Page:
schools. This raises questions about their
motives and throws serious doubt on the
state's commitment to improving public
education in Detroit or anywhere else in
the state.
Besides siphoning money from already
inadequately funded public schools, char-
ter schools also operate with no elected
oversight and little scrutiny from the state.
Engler's proposed oversight board also
would be unelected and will likely be just
another state board stocked with his
cronies. Given his own fervor for charter
schools and lack of interest in any over-
sight for them, there is little reason to
believe Engler would place anyone on the
board seriously interested in whether the
schools are adequately educating students.
Rather, it stands to reason that the board,
like the governor, would mostly be con-
cerned with defending and expanding
charter schools.
Charter schools, which have been her-
alded by some as the first step in privatizing
public education, harm Michigan's public
schools and are detrimental to the education
of most of its children. Charter schools are
little more than private schools totally fund-
ed with public money, free of the legal and
constitutional guidelines adhered to by pub-
lic schools and often operating on untested
and highly dubious educational philoso-
nhiie This stte a1readv has too manv char-

When I read the Daily's editorial "Is
Freedom worth $5.69?" (11/11/99) I was
shocked by how the paper argued its case
in support of student fees' legality and
validity. The Daily obviously doesn't have
its facts right when it assertively declares
that "student activity fees are fair because
MSA's funding process is democratic,"
referring to MSA's Budget and Priorities
Committee's allocation of student fees to
student groups here at the University.
This is absolutely erroneous! What is so
democratic about a bunch of selected stu-
dents who choose what groups they decide
deserve funding? Oh, yes, but wait, MSA
defenders would cite the fact that the com-
mittee claims to decide allocation of fund-
ing based on the group's application and that
vague term they define as "activeness and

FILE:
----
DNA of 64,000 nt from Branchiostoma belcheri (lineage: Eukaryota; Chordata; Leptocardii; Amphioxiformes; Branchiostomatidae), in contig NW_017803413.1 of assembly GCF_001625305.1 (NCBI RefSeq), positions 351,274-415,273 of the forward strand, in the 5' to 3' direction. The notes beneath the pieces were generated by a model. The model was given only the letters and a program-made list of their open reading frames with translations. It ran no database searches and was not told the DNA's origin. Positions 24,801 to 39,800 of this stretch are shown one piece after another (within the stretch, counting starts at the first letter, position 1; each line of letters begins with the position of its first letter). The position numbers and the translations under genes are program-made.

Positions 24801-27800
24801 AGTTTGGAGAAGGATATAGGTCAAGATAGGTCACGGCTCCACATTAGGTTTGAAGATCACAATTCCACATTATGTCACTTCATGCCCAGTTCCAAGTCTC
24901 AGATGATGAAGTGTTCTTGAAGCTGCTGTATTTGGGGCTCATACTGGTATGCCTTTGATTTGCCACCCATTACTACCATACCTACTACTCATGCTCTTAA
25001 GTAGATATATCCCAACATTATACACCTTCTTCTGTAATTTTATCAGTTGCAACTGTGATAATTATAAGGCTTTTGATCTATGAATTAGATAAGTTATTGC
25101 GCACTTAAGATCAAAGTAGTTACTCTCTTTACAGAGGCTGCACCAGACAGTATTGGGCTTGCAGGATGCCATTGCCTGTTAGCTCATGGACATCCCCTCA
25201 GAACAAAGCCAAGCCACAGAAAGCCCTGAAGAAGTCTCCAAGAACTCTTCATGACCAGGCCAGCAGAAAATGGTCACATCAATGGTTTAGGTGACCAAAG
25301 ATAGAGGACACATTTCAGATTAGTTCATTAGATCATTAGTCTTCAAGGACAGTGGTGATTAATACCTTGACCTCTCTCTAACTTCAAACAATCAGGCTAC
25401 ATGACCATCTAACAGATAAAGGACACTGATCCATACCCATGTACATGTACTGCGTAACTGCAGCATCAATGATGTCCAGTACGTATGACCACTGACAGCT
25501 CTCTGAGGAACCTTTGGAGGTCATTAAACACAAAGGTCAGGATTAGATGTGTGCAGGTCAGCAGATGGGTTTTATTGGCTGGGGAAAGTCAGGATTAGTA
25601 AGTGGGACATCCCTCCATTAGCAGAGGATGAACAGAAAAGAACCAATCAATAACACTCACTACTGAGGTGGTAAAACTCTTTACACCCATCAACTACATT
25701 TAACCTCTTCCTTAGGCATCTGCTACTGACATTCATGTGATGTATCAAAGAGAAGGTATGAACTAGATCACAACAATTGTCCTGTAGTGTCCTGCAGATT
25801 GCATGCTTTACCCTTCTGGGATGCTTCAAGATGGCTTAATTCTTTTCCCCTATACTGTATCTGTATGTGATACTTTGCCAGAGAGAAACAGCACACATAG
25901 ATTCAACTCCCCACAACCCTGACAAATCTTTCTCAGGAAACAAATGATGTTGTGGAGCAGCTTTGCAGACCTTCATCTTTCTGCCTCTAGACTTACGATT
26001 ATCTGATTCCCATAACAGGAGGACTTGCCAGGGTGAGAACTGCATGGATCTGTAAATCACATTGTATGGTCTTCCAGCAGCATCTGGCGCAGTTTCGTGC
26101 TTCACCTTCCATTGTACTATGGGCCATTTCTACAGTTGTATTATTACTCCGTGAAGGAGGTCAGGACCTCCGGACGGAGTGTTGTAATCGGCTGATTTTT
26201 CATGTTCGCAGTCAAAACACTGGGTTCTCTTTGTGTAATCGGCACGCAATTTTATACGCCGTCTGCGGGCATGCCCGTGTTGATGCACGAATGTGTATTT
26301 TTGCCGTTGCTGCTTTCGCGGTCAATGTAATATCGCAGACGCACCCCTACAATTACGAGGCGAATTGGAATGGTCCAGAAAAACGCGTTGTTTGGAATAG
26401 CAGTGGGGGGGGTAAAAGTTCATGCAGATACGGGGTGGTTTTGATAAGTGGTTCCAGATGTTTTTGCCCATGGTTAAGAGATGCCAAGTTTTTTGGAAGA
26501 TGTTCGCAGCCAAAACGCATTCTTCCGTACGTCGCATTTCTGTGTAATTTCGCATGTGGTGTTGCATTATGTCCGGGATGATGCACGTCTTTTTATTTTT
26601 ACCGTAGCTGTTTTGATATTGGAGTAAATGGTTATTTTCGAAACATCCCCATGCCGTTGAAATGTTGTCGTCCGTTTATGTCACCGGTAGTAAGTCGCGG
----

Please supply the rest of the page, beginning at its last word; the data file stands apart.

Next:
impact on campus." This is MSA's official
line, but what it preaches and practices are
two different things altogether. Since the
Daily mentioned Students for Life in the
editorial (because we received funding from
MSA) in order to back up your claim of how
equitable and just the system is, let me point
out the many facts that the Daily ignored in
its defense.
First, you made no mention of the fact
that at first Students for Life was only
granted a measly $10 from MSA, while

our opposition, Students for Choice and
Medical Students for Choice, received
$300 and $200 respectively. I admit SFL
might not have "described" all our activi-
ties in the detail MSA wanted, but this was
because it was our very first time in the
history of our group that we applied for
funding. Needless to say we deserved
more than a mere $10, the lowest of any
MSA funded group. It was only after I
made a strong complaint and promised to
have SFL picket MSA meetings if this
injustice wasn't corrected, that all of a sud-
den, four days later at an appeals hearing,
the committee members found it in their
hearts to give us $150!
Although we have accepted this
amount for this semester, one has to ask
does SFC and Medical SFC really deserve
the amount they received in comparison
with SFL? The answer is no, when one
looks at the facts.
According to SFC's Oct. 25 meeting
notes "only the board members were there
so the meeting was kind of short." In con-
trast SFL's Oct. 26 meeting had well over
25 people in attendance and lasted a whole
hour due to planning of our many upcom-
ing events.
Well, with that dearth of attendance at
SFC meetings, what about the group's

activities? On Oct. 21st SFC and Medical W